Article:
ESCAMBIA COUNTY FIRE-RESCUE

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1 Patrick T Grace, Fire Chief Page 1 of 13 PURPOSE: Escambia County Fire-Rescue responds to a wide range of emergency incidents. In order to effectively manage personnel and resources and to provide for the safety and welfare of personnel, the department shall always operate within an established Incident Command System (ICS) at the incident scene. OBJECTIVE: To provide personnel with guidelines that identify correct methods for establishing and utilizing the ICS and all of its components. SCOPE: All Personnel COMMAND PROCEDURES Fix the responsibility for command on a certain individual, or in a unified command structure, on a certain group of individuals, through a standard identification system, depending on the arrival sequence of members, companies, and command officers Ensure that a strong, direct, and visible command element will be established from the onset of the incident Establish an effective incident organization defining the activities and responsibilities assigned to the Incident Commander (IC) and the other individuals operating within the ICS Provide a system to process information to support incident management, planning, and decision making Provide a system for the orderly transfer of command to subsequent arriving officers RESPONSIBILITIES OF COMMAND The IC is responsible for the formulation of an incident strategy and completion of tactical objectives. The tactical objectives (listed in order of priority) are: Provide for the safety, accountability, and welfare of department personnel Remove endangered occupants and treat the injured Stabilize the incident and provide for life safety Conserve property The ICS is used to facilitate the completion of the tactical objectives. The IC is the person who drives the command system towards that end. The IC is responsible for building a command structure that matches the organizational needs of the incident to achieve the completion of the tactical objectives.

2 Patrick T Grace, Fire Chief Page 2 of 13 FUNCTIONS OF COMMAND The functions of command define standard activities that are performed by the IC to achieve the tactical objectives. The functions of command include: Assume and announce command and establish an effective operating position (command post) Rapidly evaluate the situation (size-up) Initiate, maintain, and control the communications process Identify the overall incident strategy, develop an incident action plan, and assign companies and personnel consistent with plans and standard operating guidelines Develop an effective incident command organization and staff it accordingly Review, evaluate, and revise the incident action plan as needed Provide for the continuity, transfer, and termination of command The IC is responsible for all of these functions. As command is transferred, so is the responsibility for these functions. The first five (5) functions must be addressed immediately from the initial assumption of command. ESTABLISHING COMMAND If one or two companies respond to an incident, and the incident will most likely not escalate beyond the capabilities of these companies, it is not required to formaly establish and announce implementation of the incident management system (i.e. on-scene report with the assumption of command). The first arriving unit or senior officer will, however, remain responsible for any needed command functions. Examples would include: Motor Vehicle Accidents Public Assistance Trash Fire Any EMS call requiring only one or two companies The first fire department unit, or senior officer to arrive at an incident requiring three (3) or more companies, shall assume command of the incident. The initial IC shall remain in command until command is transferred, or the incident is stabilized and command is terminated. The first arriving fire department unit formally establishes the ICS in their initial radio report. The radio report shall include: Designation of the unit arriving on the scene A brief description of the incident situation, (i.e. building size, occupancy, Hazmat release, multi-vehicle accident, etc.) Obvious conditions (smoke showing, working fire, hazmat spill, multiple patients, etc.) Brief description of action being taken Declaration of strategy (offensive, defensive, evacuate, etc.)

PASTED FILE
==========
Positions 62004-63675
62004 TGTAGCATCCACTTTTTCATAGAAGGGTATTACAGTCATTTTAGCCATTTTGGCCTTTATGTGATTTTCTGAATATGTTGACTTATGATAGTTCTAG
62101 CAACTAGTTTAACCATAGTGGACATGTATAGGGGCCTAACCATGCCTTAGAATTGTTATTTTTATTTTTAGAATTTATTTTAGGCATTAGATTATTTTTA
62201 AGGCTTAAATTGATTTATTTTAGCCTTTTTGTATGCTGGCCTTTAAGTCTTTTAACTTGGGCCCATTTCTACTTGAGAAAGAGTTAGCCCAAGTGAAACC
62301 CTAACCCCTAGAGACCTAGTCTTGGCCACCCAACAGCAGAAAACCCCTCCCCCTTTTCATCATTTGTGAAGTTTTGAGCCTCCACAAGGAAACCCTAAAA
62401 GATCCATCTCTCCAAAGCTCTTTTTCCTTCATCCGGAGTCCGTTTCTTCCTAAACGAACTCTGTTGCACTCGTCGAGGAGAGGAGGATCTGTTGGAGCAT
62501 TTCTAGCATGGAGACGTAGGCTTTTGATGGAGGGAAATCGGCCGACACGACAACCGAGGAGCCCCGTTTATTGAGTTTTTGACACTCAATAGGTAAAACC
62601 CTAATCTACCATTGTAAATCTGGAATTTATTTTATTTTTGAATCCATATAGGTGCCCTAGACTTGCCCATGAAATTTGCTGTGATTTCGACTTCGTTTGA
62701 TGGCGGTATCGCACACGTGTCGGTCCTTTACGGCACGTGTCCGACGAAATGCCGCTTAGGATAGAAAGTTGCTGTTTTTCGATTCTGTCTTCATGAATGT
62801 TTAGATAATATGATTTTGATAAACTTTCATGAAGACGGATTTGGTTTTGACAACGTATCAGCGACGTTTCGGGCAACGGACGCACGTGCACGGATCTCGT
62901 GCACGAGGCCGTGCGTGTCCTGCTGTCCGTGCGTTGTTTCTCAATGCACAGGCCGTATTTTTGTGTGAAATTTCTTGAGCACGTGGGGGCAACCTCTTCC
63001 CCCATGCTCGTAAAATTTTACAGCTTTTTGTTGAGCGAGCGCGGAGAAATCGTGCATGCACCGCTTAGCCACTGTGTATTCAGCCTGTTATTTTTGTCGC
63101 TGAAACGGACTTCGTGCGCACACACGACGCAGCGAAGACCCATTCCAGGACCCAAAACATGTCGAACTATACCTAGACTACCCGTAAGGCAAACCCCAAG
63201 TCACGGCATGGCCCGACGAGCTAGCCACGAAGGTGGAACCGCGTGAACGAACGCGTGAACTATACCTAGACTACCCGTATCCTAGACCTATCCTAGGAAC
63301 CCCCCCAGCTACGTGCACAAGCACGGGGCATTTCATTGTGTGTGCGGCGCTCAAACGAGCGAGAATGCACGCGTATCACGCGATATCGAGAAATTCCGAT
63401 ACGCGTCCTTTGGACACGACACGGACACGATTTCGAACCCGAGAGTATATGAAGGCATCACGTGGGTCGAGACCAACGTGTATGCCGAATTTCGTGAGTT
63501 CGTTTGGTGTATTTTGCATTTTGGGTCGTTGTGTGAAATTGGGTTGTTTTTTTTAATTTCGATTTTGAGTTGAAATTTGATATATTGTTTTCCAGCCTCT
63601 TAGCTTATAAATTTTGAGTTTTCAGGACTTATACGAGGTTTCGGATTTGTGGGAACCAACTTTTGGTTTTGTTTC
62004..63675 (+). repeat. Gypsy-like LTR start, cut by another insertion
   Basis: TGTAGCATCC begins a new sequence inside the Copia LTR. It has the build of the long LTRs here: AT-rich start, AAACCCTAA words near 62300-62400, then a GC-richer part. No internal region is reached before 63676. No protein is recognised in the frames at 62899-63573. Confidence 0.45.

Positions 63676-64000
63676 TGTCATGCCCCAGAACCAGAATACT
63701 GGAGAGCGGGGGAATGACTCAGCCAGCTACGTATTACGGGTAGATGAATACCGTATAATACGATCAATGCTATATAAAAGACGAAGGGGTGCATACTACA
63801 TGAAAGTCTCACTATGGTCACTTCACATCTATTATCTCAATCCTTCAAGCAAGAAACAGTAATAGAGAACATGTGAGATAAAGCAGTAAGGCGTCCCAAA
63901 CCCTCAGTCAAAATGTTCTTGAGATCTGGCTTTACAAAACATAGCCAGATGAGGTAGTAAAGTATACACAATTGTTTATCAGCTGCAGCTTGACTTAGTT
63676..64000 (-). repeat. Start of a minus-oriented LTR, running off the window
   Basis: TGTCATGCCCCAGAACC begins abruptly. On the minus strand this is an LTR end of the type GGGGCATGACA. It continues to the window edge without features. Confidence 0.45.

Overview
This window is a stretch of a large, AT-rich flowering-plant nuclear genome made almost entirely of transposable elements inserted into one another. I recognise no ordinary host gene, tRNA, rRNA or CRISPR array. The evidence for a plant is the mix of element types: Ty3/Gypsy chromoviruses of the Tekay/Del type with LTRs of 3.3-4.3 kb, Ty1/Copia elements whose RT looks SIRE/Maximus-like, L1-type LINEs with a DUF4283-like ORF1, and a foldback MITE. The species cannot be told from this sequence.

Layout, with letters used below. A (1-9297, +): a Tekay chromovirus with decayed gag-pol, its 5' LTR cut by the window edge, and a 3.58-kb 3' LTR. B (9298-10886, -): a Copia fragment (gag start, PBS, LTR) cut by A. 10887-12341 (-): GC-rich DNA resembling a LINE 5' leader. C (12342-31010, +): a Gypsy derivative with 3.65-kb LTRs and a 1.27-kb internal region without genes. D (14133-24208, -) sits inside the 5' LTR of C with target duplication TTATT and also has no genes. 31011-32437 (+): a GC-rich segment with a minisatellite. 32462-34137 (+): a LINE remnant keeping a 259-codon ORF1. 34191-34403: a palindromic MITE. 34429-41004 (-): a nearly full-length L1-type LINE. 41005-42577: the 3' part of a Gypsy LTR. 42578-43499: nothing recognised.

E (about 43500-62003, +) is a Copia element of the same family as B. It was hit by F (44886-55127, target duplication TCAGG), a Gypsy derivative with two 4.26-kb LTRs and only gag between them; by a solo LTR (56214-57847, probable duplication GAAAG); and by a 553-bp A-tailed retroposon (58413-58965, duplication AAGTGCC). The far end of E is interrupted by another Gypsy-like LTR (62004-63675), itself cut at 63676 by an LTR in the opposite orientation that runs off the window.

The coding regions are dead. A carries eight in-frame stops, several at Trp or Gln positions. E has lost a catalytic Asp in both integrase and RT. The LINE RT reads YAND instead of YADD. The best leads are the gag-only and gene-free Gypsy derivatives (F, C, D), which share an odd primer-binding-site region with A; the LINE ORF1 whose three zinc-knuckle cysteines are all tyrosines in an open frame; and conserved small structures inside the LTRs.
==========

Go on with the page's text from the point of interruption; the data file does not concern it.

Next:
3 Patrick T Grace, Fire Chief Page 3 of 13 Any obvious safety concerns Assumption and identification of command Assume & announce accountability location Examples: For an offensive structure fire "Engine 614 is on-scene of a large two story home with a working fire on the second floor. Engine 614 is laying a 5 supply line and stretching a 1 ¾ line to the second floor for attack. This is an offensive fire. Engine 614 establishing 7th St. Command. Accountability will be at Engine 614". For a defensive structure fire "Engine 411 is on-scene of a large warehouse fully involved with exposures on the B side. Engine 411 is laying a 5 supply line and attacking the fire with the deck gun and a 1 ¾ line to the exposure. This is a defensive fire. Engine 411 establishing Muscogee Rd. Command. For a motor vehicle accident with extrication "1601 is on-scene with a single-vehicle accident with rollover. We have major traffic hazards establishing Gulf Beach Hwy. Command." RADIO DESIGNATION The radio designation Command will be used along with the geographical location of the incident or business name, (i.e. "7th Street Command", "K-Mart Command"). This designation will not change throughout the duration of the incident. The designation of "Command" will remain with the officer currently in command of the incident throughout the event, and will pass to any officer that relieves him/her. COMMAND OPTIONS The responsibility of the first arriving unit or member to assume command of the incident presents several options. If a chief officer or unit without tactical capabilities (i.e. staff vehicle, no equipment, etc.) initiates command, the establishment of a command post should be a top priority. At most incidents, the initial IC will be the company officer. The following command options define the company officer's direct involvement in tactical activities and the modes of command that may be utilized: Nothing Showing--Investigative Mode: These situations generally require investigation by the initial arriving company while other units remain in level one staging. The officer should go with the company to investigate while utilizing a portable radio to command the incident.